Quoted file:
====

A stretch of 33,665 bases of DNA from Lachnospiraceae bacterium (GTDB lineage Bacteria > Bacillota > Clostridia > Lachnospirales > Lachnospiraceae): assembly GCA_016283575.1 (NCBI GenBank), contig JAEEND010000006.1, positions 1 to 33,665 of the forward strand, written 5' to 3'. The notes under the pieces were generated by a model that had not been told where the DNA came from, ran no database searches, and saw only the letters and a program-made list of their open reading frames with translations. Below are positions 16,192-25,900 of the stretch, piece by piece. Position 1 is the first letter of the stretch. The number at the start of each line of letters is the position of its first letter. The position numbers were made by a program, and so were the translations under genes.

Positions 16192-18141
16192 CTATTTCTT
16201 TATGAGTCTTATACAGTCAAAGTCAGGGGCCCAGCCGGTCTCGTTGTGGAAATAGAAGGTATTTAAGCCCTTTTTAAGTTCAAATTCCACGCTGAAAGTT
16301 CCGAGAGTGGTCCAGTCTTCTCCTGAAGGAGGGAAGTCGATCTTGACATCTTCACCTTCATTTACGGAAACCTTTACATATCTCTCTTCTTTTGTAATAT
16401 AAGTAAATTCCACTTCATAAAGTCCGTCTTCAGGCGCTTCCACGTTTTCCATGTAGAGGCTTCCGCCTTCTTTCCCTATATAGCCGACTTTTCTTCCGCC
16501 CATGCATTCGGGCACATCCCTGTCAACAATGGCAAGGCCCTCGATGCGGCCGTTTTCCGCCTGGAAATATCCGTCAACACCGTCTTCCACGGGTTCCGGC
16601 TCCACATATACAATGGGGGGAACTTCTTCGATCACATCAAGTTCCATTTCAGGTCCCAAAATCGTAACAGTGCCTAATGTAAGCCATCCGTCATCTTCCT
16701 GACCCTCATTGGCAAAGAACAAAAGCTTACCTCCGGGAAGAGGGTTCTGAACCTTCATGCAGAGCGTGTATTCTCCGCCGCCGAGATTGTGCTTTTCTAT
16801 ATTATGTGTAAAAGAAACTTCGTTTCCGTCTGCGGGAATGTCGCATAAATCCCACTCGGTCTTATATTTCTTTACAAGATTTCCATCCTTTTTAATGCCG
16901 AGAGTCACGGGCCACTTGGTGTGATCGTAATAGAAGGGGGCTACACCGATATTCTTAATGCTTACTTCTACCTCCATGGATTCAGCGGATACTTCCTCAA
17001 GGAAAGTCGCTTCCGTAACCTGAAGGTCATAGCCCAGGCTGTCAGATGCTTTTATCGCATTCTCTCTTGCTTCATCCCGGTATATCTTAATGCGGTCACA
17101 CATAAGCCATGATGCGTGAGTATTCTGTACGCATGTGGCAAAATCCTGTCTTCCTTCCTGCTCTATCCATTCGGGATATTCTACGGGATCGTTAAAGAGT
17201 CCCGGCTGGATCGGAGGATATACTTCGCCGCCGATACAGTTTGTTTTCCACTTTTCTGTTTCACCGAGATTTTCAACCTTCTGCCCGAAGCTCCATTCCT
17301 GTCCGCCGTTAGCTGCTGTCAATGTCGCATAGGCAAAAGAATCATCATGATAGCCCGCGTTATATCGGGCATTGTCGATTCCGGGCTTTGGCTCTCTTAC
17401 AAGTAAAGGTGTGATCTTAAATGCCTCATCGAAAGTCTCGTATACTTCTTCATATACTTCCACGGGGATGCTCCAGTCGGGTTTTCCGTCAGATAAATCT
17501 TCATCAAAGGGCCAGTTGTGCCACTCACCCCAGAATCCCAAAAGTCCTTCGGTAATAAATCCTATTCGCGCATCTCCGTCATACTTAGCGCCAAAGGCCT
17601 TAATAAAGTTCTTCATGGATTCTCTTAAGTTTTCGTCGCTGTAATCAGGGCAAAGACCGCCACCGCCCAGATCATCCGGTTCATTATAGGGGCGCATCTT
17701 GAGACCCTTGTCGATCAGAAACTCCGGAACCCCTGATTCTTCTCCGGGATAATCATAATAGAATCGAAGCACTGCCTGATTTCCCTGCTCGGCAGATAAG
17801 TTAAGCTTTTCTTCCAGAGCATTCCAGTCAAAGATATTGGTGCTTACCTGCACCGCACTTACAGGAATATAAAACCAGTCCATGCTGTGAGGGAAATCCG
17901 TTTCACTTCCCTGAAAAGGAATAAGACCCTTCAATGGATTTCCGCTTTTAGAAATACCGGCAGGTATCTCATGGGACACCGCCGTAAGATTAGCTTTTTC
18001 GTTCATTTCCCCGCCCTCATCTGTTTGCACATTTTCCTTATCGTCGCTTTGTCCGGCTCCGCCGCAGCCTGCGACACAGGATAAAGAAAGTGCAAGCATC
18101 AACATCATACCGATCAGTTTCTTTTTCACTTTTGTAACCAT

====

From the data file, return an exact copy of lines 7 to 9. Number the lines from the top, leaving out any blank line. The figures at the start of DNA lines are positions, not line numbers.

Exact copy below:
16501 CATGCATTCGGGCACATCCCTGTCAACAATGGCAAGGCCCTCGATGCGGCCGTTTTCCGCCTGGAAATATCCGTCAACACCGTCTTCCACGGGTTCCGGC
16601 TCCACATATACAATGGGGGGAACTTCTTCGATCACATCAAGTTCCATTTCAGGTCCCAAAATCGTAACAGTGCCTAATGTAAGCCATCCGTCATCTTCCT
16701 GACCCTCATTGGCAAAGAACAAAAGCTTACCTCCGGGAAGAGGGTTCTGAACCTTCATGCAGAGCGTGTATTCTCCGCCGCCGAGATTGTGCTTTTCTAT